Have you ever wondered why your brain sometimes works at full speed, you feel smart and almost limitless while some other times you feel totally sluggish and with brain fog?
That’s because you are what you eat. Eat poorly and you will perform poorly.
The brain is the most important organ in our body and our performance in life (academic, job related, social, etc.) depends on how we “treat” it.
Feed your brain with the wrong “fuel” and get ready for a recipe for disaster.
If you think that you just need to eat for energy, think again. Food is not only energy but also medicine.
In this post we will see how food and nutrition affect your brain and what foods that improve memory, focus, and concentration you can start adding to your diet right away to boost your brain and cognitive performance.
Let's talk about brain food!
What Does Food To Your Brain
To get the most out of your cognitive functions or to even increase them, you need to provide food to your brain that accomplishes several things:
- GIVE ENERGY TO THE BRAIN. The brain is the most metabolically active organ in your body. It requires an impressive 20% of your total energy expenditure, even though it represents only 2% of your total body weight. To perform at your best, your brain needs to be running at full gear. This means not only that you should supply the correct fuel (be it glucose or ketone bodies) but also that all the enzymes involved in dealing with this “fuel” are running smoothly and at the best of their capacity. Therefore a key role is played by vitamins and minerals that are used by enzymes that can metabolize glucose and ketone bodies. These are the B vitamins and minerals such as magnesium, iron, and manganese.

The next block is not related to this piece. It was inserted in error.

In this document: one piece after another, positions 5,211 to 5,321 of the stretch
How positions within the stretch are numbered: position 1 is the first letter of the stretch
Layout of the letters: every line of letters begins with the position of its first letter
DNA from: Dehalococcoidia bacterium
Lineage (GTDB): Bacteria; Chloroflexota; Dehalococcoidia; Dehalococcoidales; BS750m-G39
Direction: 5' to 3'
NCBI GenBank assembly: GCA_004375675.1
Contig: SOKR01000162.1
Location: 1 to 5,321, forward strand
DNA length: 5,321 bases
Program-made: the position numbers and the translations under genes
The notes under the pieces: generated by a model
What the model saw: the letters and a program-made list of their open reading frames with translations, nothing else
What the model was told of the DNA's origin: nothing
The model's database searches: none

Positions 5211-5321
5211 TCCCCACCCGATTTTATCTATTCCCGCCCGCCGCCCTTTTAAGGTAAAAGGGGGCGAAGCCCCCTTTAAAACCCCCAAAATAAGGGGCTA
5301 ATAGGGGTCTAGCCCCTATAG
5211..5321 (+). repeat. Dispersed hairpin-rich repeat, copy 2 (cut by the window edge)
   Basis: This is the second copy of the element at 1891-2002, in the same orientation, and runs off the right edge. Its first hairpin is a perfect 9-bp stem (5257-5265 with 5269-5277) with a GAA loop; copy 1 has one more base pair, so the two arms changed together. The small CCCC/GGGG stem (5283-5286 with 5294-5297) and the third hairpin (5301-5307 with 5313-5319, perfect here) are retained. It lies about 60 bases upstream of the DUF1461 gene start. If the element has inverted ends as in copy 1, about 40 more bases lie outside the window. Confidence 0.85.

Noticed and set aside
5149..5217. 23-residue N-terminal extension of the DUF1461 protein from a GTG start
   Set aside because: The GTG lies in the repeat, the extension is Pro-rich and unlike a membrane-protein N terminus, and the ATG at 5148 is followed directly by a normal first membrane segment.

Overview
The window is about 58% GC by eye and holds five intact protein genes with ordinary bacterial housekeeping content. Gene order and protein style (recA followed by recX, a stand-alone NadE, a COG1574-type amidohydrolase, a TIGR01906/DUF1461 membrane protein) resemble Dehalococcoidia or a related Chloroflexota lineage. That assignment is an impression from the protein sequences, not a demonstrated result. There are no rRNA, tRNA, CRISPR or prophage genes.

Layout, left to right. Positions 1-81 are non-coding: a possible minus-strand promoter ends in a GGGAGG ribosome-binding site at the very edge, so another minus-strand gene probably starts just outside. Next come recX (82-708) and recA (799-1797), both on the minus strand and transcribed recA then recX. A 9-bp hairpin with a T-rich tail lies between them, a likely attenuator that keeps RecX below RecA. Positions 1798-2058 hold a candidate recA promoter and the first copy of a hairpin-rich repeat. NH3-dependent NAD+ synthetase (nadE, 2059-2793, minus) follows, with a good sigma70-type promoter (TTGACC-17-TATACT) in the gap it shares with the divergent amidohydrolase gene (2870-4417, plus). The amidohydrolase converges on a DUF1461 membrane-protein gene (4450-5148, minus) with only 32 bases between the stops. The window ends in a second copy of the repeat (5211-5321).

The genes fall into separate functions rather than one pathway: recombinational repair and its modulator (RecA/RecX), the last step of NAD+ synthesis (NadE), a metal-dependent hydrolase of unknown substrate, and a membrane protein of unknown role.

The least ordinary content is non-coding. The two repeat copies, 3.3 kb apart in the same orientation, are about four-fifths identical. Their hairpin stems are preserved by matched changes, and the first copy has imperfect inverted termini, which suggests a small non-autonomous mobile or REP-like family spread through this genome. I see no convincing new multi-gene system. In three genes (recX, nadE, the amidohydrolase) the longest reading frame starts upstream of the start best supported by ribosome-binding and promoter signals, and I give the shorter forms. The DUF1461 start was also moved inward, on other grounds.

- KEEP THE NUTRIENTS DELIVERY EFFICIENT. The brain food that you eat is digested in your digestive system. Here the nutrients for the brain are extracted and delivered through your blood supply to your brain. If your blood supply is faulted, the delivery of important brain nutrients will be sub-optimal with consequently sub-optimal brain performance. Keeping systemic inflammation low through low inflammatory foods is going to be your priority.
- GET THE PROPER BUILDING BLOCKS. Your brain works by producing and releasing molecules called neurotransmitters. These are signaling molecule that tell the other systems in your body what to do. For instance, the neurotransmitter acetylcholine is responsible for contracting your muscles therefore moving, talking, walking, etc. The neurotransmitters are: acetylcholine, GABA, dopamine, adrenaline, noradrenaline, serotonin, glutamate, aspartate, histamine and glycine. In order to synthesize them efficiently, all the enzymes involved in the process must be functioning promptly and swiftly. For this to happen they require B vitamins, vitamin C, zinc, and choline that you need to acquire from brain foods.
- TOP-SPEED NERVOUS IMPULSES. When the neurotransmitters bind on the receiving neurons, a nervous impulse is propagated through the length of the neurons so that, at the other end, it can release other neurotransmitters to accomplish the necessary task. The rapidity of the propagation of the signal depends on the status of the myelin layer surrounding the neuron. Neurons are like wires, covered by an insulating sheet of myelin that makes the transmission of the signal faster. Keeping this myelin cover healthy, will assure that your neurons will fire fast and efficiently. For this you will need B vitamins and iron. Also keeping low oxidation and inflammation are very important.
We have seen how nutrition affects the brain so you understand now that you need to have several components working together to have high mental performance. This is how food affects your brain and in the next section we will see what is brain food together with a list of the best brain foods.
What Is Brain Food: Definition
Brain food is food that can improve your mental and cognitive performance by increasing levels of certain micronutrients, by increasing antioxidative systems in the brain or by lowering inflammation.
Many studies have been performed on people with Alzheimer's or mild cognitive impairment. These people have serious and dramatic lowering of their cognitive abilities which is the condition that we want to avoid. By studying the interventions devised for these people we can extrapolate the best nutrition for brain health and cognitive performance.